Solutions for community problems can be found within those same communities – that’s what leaders are saying after a recent meeting of educators in Washington D.C.
The National Education Association just wrapped up its annual meeting and representative assembly in the capitol Thursday.
Ron Fuhrer, outgoing president of NEA-Alaska, says along with discussing federal education funding and programs, they addressed the Every Student Succeeds Act, which passed in December and replaced No Child Left Behind.
“The Every Student Succeeds Act actually brings back to the state level the decision making so that it incorporates local educators, parents, and communities, and so we’re looking forward to working on that with the new commissioner of [the] Department of Education and Early Development.”
Michael Johnson stepped into the position of commissioner on the first of this month. He’ll be working closely with educators in Alaska, including new NEA-Alaska President, Tim Parker. Parker has been a teacher in Fairbanks for 18 years and formerly served as NEA-Alaska director.
He says the Every Student Succeeds Act allows each community to make decisions for its own school system.
“When those measures aren’t there, when you don’t have AP classes for your kids, or you have a serious with substance abuse in your community or the graduation rate isn’t where you want it, what are you going to do to fix that? What is that community going to do? I mean, that’s where the solutions are. The solutions aren’t in Washington D.C. They’re not even really in Juneau. They’re in the actual community itself and then getting the actual support to the community if that’s needed to make that happen.”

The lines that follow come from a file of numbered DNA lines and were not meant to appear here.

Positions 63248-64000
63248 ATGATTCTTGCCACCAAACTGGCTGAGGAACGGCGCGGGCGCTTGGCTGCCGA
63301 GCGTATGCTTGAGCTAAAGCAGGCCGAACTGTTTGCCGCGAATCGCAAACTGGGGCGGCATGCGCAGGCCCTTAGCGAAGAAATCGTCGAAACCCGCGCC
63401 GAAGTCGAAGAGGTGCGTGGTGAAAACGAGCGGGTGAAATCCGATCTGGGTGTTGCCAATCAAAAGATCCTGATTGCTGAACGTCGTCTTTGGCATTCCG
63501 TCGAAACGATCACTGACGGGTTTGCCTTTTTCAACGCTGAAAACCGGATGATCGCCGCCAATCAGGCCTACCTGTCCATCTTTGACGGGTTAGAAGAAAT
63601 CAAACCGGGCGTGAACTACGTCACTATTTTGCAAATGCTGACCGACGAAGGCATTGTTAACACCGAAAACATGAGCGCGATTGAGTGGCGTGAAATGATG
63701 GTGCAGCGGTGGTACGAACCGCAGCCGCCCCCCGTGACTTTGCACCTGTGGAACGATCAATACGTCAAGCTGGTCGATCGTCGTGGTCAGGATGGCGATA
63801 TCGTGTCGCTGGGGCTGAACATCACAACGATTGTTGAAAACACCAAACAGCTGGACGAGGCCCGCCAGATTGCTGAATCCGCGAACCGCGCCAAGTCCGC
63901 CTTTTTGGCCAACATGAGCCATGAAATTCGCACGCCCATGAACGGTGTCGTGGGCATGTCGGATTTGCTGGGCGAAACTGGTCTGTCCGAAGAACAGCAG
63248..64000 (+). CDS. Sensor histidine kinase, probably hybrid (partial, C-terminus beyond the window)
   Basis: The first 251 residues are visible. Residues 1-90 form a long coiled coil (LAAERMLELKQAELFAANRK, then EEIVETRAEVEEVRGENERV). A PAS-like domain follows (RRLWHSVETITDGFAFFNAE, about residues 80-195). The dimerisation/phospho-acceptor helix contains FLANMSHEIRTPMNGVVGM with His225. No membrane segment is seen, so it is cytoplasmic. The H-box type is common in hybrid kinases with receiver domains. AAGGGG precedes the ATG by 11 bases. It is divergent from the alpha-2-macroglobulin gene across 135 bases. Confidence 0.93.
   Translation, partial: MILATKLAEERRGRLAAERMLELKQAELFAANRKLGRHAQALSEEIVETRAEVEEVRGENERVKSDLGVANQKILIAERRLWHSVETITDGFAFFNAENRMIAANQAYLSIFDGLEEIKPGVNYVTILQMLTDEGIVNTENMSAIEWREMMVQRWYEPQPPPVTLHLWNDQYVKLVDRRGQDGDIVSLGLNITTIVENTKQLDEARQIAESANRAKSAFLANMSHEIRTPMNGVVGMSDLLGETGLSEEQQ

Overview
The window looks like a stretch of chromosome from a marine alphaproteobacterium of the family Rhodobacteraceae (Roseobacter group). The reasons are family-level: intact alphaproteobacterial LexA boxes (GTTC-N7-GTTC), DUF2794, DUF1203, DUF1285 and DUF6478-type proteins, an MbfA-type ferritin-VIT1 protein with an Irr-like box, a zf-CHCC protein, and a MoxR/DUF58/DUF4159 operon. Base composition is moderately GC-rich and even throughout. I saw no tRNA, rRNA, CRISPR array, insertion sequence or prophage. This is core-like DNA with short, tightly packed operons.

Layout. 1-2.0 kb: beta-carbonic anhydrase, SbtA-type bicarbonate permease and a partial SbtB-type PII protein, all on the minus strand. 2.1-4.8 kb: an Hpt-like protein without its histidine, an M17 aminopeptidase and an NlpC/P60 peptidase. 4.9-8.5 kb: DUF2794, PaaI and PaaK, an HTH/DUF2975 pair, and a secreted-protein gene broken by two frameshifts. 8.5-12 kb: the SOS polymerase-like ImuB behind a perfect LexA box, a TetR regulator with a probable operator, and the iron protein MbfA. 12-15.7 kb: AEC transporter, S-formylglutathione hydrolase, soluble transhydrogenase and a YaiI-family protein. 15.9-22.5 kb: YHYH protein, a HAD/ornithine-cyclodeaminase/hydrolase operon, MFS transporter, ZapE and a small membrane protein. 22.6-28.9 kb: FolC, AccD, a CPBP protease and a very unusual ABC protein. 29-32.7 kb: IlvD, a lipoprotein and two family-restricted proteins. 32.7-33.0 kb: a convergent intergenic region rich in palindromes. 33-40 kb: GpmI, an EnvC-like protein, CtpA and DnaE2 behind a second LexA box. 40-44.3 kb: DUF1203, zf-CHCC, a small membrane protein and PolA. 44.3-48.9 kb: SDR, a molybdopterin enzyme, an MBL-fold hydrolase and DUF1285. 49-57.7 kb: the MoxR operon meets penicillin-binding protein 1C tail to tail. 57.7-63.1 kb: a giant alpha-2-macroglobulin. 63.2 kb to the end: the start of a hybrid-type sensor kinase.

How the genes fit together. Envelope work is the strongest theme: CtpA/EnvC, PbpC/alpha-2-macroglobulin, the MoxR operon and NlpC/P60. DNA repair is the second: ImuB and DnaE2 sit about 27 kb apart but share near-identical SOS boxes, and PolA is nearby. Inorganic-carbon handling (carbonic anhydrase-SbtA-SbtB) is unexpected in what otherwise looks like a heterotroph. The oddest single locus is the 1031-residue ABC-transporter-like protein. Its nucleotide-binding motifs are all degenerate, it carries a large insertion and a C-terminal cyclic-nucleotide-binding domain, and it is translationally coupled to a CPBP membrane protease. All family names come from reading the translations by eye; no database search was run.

Parker says schools can look to their own communities for ways to solve other common problems as well, like the turnover of teachers in rural areas. He says groups like NEA need to find ways to reach out to locals who could serve their communities.
“And we have to do a better job of recruiting those teachers and helping them to get to the point where they are ready to lead a classroom and lead students in a way that’s appropriate, so that means getting a bachelor’s degree and getting through a teaching program so that they can actually get to the classroom and teach in a community where they have grown up.”
He says that’s one subject he wants to tackle during his term, along with figuring out how the Every Student Succeeds Act will look for rural schools.
Parker says, while in D.C., he heard a discussion between Senator Lisa Murkowski and secretary of education, John King, about how to implement the act.
“One of the questions that the senator raised to Secretary King had to do with whether or not a small rural school could qualify for a diversity grant when often in small rural schools, everyone’s potentially a Native student, so they may not qualify under some of the federal guidelines. And she was asking for an exception for that.”
It’s a work in progress, like many of the issues that are currently before Parker in his new position. He began his term as NEA-Alaska president Thursday.